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March 27, 2020

FROM: Steven Davi

Steven N. Davi

Executive Director and General Counsel

Governor Cuomo Narrows the Scope of Essential Construction

As many of you know, the New York Empire State Development Corporation d/b/a Empire State Development published amended Interpretive Guidance today for determining whether a business enterprise is “essential,” and thus, excluded and exempt from the one-hundred (100%) percent in-person workforce reduction mandate set forth in Executive Order 202.6, as modified.  

The Interpretive Guidance, as amended, significantly modifies and narrows the scope of construction that is now considered “essential,” and thus, may continue to operate despite the governor’s 100% in-person workforce reduction mandate. 

In essence, the Interpretive Guidance seems to separate construction work into four distinct categories, as follows

  1. “Essential construction” may continue to operate.  This includes “roads, bridges, transit facilities, utilities, hospitals or health care facilities, affordable housing, and homeless shelters;” provided, however, that social distancing can be maintained, “including for purposes of elevators/meals/entry and exit.”
  2. “Emergency non-essential” construction also may continue to operate on an interim basis “until it is safe to shut the site.”  This includes “projects necessary to protect health and safety of [building] occupants, or … [that must be] continue[d] … if it would be unsafe to allow [the project] to remain undone[,] until it is safe to shut the site;” provided, however, that social distancing can be maintained, “including for purposes of elevators/meals/entry and exit.”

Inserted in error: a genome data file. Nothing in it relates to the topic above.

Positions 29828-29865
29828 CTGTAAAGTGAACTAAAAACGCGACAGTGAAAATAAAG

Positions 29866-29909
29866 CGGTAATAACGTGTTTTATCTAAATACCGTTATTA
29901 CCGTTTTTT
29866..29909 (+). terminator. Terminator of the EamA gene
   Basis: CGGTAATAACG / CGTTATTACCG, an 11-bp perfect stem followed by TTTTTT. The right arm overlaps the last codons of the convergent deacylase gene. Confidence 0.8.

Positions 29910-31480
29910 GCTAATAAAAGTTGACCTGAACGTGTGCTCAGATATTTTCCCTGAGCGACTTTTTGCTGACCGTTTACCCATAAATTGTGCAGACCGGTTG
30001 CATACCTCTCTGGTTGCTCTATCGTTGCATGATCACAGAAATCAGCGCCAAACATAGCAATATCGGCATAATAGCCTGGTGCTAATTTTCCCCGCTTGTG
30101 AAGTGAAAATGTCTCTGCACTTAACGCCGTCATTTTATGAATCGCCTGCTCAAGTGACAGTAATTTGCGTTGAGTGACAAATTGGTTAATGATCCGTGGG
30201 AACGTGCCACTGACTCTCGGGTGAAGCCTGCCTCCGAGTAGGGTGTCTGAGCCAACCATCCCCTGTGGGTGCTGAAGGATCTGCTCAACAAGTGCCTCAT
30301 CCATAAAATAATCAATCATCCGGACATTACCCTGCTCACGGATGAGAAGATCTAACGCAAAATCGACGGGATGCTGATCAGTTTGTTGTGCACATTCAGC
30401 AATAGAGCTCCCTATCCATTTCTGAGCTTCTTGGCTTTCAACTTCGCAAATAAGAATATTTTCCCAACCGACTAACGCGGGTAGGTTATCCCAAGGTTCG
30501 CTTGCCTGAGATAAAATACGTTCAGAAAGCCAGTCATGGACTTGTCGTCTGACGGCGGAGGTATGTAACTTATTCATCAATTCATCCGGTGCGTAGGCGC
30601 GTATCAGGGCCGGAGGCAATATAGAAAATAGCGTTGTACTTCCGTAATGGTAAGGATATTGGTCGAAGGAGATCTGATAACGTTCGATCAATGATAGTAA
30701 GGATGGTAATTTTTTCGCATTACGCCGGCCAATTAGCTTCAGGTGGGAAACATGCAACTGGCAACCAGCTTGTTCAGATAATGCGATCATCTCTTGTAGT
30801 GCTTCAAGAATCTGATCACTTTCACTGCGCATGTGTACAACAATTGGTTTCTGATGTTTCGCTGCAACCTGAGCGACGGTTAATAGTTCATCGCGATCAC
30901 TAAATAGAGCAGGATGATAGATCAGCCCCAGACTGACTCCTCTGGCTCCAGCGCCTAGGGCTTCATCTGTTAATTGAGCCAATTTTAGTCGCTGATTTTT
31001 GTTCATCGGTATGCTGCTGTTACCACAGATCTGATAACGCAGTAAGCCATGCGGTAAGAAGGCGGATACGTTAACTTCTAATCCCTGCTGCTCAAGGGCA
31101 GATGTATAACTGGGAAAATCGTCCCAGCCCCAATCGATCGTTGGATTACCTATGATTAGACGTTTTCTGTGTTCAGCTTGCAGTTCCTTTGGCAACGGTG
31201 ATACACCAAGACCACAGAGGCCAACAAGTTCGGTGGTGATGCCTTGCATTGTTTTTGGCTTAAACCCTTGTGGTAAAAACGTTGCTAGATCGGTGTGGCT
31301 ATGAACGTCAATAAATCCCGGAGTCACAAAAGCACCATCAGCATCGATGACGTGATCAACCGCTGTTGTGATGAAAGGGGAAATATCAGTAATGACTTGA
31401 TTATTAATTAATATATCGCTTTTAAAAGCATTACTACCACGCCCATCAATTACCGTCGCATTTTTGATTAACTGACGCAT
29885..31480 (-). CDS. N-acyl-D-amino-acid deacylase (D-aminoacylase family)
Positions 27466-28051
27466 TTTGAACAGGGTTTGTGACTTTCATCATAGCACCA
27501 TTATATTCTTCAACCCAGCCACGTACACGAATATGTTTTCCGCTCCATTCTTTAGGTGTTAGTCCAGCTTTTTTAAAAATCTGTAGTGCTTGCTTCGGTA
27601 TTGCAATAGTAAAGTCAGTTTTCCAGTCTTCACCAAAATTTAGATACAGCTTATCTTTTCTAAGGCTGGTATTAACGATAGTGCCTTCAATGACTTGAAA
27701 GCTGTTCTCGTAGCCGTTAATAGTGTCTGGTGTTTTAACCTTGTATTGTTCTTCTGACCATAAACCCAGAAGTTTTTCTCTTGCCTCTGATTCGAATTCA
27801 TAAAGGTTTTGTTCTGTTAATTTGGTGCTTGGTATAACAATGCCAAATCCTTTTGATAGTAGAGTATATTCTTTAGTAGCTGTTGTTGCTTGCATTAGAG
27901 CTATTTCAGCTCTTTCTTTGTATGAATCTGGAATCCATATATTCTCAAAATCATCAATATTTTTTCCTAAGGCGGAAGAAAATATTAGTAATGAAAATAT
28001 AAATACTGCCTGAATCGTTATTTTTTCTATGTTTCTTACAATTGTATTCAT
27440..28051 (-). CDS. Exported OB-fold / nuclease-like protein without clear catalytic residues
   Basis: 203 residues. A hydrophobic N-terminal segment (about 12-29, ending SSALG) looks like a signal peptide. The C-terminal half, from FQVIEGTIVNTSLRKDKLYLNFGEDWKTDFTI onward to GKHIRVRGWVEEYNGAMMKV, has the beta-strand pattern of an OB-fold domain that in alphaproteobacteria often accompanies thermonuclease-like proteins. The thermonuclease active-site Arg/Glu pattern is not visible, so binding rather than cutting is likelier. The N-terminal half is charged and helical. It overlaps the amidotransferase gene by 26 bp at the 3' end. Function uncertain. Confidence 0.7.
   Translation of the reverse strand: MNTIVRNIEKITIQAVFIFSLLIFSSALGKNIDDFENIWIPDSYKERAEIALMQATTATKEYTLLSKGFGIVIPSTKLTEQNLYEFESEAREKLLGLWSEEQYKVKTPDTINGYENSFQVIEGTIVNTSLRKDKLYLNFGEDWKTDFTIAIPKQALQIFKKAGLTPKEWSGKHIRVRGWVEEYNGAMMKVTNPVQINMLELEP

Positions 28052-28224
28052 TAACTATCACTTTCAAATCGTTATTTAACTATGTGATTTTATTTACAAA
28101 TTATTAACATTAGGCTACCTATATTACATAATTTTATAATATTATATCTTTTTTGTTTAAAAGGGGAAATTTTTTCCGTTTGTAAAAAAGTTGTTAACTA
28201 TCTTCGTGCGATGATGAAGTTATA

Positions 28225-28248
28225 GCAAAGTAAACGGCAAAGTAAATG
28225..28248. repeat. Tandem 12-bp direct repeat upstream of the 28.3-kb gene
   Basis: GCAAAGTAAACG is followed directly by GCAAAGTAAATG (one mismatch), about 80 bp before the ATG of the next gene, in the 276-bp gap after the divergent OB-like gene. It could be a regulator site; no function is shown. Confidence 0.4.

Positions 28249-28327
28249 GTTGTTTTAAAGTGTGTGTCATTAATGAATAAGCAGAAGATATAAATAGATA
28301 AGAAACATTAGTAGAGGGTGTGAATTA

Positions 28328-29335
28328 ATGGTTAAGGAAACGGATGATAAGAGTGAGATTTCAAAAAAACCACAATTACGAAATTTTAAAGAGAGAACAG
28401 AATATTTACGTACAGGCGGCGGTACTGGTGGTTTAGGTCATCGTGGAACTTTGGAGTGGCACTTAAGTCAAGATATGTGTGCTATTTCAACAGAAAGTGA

3. Construction work involving “a single worker, who is the sole employee/worker on a job site,” also may continue to operate.
  4. Non-emergency non-essential construction may not continue to operate and must be shut down.

 

Please be aware that “essential construction” sites and “emergency non-essential” construction sites that cannot maintain recommended “social distanc[ing] and safety best practices” will be subject to closure and fines of up to $10,000 per violation by the state in coordination with city and local governments.

The Interpretive Guidance by its express terms does not indicate an effective date.  However, since the Interpretive Guidance is intended to modify and amend Executive Order 202.6, as amended, which is already in effect, it can only be presumed the Interpretive Guidance is meant to take effect immediately.

The Interpretive Guidance leaves a lot to be desired; it is certainly not the most artfully drafted piece of guidance we have ever seen come out of Albany.  We will continue to keep you apprised of any additional developments that may bring this flawed Interpretive Guidance into sharper focus.

In the meantime, please do not hesitate to contact me directly if you have any questions or wish to discuss.

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